Fairy Tales: Conventions of Fairy Tales

Fairy Tale Conventions

People all around the world continue to invent new fairy tales and retell traditional fairy tales.  

Universally, people enjoy the appeal of a story in which truth prevails over lies, generosity comes to be rewarded, obstacles are overcome by hard work and love, good triumphs over evil and mercy and kindness are the greatest powers.

Fairy tales will often include a moral message for the reader.  

 

The steps on this page explain the elements of a fairy tale.

(Source of picture: Public Domain Clip Art)

1: THE MORAL LESSON


A moral or a lesson is a key concept in fairy tales.

(Source of video: youtube)

This video explains how fairy tales can be used to teach morals to children.

2: CHARACTERS

(Slide from: Burton, A., 2011. Characters, Fairy tales. Tanglin Trust School, unpublished.)

 

THE GOOD CHARACTER

All fairy tales need a good character, they don't need to be perfect but the reader must like them.  You will be able to think of lots of 'good' characters - Cinderella, Snow White, The Ugly Duckling; think of any fairy tale and you should be able to identify a 'good' character.
A good character will typically start off as young, often poor and alone, unhappy, humble and untainted.  They generally turn out to be respected and to have found power and happiness.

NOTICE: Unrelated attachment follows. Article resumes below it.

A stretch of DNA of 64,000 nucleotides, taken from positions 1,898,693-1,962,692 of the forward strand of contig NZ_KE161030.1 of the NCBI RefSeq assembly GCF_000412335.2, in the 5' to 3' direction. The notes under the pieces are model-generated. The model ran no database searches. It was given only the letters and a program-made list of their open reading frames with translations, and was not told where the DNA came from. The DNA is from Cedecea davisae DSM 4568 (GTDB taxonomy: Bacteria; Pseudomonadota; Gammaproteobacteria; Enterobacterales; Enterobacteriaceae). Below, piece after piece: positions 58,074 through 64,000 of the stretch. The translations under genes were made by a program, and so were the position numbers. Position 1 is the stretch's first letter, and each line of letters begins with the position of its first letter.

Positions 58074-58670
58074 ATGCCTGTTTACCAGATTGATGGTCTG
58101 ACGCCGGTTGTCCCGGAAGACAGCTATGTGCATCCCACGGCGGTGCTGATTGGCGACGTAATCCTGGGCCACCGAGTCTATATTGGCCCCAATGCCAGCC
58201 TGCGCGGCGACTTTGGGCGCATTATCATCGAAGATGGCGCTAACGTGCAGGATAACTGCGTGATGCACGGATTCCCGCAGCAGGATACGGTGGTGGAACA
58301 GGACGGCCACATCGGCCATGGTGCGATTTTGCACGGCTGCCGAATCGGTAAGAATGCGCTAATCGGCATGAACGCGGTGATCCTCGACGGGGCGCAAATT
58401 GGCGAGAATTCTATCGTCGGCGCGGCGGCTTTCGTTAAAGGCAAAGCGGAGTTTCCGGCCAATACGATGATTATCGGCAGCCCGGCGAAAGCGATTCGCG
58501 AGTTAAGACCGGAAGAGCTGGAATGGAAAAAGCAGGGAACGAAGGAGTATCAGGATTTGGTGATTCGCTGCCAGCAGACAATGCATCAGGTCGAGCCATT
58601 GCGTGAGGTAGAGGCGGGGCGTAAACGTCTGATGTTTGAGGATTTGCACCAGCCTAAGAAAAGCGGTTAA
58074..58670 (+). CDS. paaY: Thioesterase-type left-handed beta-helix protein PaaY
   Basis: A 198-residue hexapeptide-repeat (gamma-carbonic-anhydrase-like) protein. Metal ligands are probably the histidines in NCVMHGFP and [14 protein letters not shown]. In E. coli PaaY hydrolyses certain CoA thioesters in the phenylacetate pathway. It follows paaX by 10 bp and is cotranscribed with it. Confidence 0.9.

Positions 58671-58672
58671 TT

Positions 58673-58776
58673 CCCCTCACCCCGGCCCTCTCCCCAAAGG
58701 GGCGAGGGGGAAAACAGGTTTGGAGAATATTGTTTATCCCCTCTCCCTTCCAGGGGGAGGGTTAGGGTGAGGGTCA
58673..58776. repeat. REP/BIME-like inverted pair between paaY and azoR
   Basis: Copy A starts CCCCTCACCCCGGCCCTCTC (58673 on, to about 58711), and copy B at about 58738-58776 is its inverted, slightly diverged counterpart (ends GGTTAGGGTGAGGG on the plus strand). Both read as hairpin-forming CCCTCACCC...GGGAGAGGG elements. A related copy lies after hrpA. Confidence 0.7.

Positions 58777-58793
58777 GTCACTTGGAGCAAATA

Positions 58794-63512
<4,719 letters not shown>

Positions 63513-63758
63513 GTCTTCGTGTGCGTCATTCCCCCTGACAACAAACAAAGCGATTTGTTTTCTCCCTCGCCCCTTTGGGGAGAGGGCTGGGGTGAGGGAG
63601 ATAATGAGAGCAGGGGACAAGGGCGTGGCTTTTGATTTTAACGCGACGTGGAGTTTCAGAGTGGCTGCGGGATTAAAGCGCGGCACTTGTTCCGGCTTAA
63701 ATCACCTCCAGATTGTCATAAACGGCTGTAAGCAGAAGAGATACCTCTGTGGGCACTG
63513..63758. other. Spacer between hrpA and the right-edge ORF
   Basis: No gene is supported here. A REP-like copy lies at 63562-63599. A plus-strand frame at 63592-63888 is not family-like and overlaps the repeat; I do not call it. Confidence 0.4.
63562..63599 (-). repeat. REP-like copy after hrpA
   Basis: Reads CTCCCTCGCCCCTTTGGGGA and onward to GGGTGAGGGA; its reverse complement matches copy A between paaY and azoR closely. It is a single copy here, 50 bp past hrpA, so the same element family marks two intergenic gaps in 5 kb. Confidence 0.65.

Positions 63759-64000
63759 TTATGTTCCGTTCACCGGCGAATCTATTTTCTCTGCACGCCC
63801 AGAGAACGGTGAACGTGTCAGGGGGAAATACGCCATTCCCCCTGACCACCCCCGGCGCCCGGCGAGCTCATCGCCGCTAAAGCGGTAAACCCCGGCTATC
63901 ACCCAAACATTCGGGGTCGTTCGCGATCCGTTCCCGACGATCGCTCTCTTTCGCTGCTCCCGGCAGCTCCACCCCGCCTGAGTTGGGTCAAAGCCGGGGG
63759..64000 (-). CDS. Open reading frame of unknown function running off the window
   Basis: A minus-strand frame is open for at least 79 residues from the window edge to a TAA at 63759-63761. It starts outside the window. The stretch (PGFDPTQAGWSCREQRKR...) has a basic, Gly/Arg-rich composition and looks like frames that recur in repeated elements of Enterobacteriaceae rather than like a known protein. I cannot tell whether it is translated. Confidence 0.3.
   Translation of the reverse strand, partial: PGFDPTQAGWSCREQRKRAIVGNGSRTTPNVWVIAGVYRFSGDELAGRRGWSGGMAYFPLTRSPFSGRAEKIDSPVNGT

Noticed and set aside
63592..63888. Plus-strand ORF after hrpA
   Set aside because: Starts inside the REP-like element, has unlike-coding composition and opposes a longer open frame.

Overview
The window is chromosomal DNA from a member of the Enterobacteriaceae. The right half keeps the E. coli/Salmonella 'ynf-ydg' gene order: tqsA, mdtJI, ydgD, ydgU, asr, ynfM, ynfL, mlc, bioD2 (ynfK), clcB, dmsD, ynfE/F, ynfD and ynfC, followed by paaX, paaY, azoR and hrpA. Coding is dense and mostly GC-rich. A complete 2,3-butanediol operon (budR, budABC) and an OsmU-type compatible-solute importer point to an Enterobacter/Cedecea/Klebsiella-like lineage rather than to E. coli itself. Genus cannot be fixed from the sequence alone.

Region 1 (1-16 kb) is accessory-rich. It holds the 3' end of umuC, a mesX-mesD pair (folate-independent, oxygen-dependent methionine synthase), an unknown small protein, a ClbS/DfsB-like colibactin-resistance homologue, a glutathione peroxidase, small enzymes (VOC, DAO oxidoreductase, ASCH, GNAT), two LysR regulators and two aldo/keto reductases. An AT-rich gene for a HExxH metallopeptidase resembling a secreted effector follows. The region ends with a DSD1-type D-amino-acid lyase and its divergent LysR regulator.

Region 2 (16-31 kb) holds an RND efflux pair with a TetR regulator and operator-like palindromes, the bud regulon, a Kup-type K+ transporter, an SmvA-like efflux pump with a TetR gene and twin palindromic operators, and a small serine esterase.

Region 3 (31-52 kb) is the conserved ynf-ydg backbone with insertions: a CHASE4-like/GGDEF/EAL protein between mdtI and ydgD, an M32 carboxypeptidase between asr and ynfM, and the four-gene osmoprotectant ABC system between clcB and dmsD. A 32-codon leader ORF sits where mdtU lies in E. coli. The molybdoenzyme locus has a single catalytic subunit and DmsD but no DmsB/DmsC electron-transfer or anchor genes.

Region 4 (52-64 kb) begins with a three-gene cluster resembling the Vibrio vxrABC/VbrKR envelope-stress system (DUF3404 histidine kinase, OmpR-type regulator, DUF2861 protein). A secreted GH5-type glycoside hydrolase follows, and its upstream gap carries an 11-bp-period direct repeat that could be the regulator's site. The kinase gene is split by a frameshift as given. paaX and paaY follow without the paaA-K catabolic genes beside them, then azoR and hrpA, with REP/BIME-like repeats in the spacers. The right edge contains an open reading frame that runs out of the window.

THE BADDIES
The bad character (witch, a goblin, a dragon or an ogre) acts as an antagonist to the good character and they usually have evil powers which are used to cause the good character pain.
THE SUPPORTING CHARACTERS
(Source of picture: Jeroen Backx)
These may include:
  • a task-setter (this may be a king, for example)
  • other accomplices (these may include talking animals)
  • adverseries (such as an evil step-mother)
  • the character that the hero has to rescue and release from a spell

Features of a fairy tale

(Slide from: Burton, A., 2011. Features of a fairy tale, Fairy tales. Tanglin Trust School, unpublished.)

 

3: MAGIC

(Source of picture: Picture book)
Many fairy tales have both good and evil magical characters that work to off-set the other's influence. 
There are oftentimes also magic numbers.  The numbers three and seven are very special and fairy stories wouldn't be the same without them.  There are plenty of examples of these numbers being used in fairy tales - 3 little pigs, 7 dwarves, 3 fairy godmothers, 3 wishes, 7 mermaid sisters, 3 bears.

4: OBSTACLES OR TASKS

The basic structure of a fairy tale involves a hero or heroine performing one or more tasks and then being rewarded as a result.   The obstacle usually appears to be insurmountable but with a bit of creativity and some magical assistance a solution can be found.  The obstacle may be overcome by their 'good' qualities, such as courage, cunning or goodness, by timely intervention of an accomplice with magical powers or by using a magical object.

Look at this interactive website for more information on how ordeals feature in fairy tales.

5: HAPPILY EVER AFTER...

Nearly all fairy tales start with "Once upon a time" and end with "And they all lived happily ever after".
 

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